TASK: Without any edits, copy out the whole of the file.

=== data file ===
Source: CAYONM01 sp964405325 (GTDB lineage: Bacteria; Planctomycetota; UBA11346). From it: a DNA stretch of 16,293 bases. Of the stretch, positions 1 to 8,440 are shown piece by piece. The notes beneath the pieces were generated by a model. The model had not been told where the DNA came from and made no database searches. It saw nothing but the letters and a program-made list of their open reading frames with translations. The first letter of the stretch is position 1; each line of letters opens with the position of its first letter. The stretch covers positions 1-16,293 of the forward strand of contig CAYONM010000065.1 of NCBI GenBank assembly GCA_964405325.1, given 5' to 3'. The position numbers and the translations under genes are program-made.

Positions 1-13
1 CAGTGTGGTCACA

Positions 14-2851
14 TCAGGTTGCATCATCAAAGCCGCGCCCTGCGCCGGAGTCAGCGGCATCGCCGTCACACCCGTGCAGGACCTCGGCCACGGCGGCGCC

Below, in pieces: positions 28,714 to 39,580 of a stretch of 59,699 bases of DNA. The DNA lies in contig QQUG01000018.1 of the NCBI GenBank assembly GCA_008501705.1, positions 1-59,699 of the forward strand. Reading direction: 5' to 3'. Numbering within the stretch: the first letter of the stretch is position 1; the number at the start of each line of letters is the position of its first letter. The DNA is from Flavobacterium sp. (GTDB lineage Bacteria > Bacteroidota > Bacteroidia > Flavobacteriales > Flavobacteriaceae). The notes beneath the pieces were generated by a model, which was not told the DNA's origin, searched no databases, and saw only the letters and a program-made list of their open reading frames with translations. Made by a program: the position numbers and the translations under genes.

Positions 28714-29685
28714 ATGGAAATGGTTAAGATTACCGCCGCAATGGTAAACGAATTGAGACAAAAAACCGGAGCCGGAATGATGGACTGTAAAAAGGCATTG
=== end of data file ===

Source: CAYONM01 sp964405325 (GTDB lineage: Bacteria; Planctomycetota; UBA11346). From it: a DNA stretch of 16,293 bases. Of the stretch, positions 1 to 8,440 are shown piece by piece. The notes beneath the pieces were generated by a model. The model had not been told where the DNA came from and made no database searches. It saw nothing but the letters and a program-made list of their open reading frames with translations. The first letter of the stretch is position 1; each line of letters opens with the position of its first letter. The stretch covers positions 1-16,293 of the forward strand of contig CAYONM010000065.1 of NCBI GenBank assembly GCA_964405325.1, given 5' to 3'. The position numbers and the translations under genes are program-made.

Positions 1-13
1 CAGTGTGGTCACA

Positions 14-2851
14 TCAGGTTGCATCATCAAAGCCGCGCCCTGCGCCGGAGTCAGCGGCATCGCCGTCACACCCGTGCAGGACCTCGGCCACGGCGGCGCC

Below, in pieces: positions 28,714 to 39,580 of a stretch of 59,699 bases of DNA. The DNA lies in contig QQUG01000018.1 of the NCBI GenBank assembly GCA_008501705.1, positions 1-59,699 of the forward strand. Reading direction: 5' to 3'. Numbering within the stretch: the first letter of the stretch is position 1; the number at the start of each line of letters is the position of its first letter. The DNA is from Flavobacterium sp. (GTDB lineage Bacteria > Bacteroidota > Bacteroidia > Flavobacteriales > Flavobacteriaceae). The notes beneath the pieces were generated by a model, which was not told the DNA's origin, searched no databases, and saw only the letters and a program-made list of their open reading frames with translations. Made by a program: the position numbers and the translations under genes.

Positions 28714-29685
28714 ATGGAAATGGTTAAGATTACCGCCGCAATGGTAAACGAATTGAGACAAAAAACCGGAGCCGGAATGATGGACTGTAAAAAGGCATTG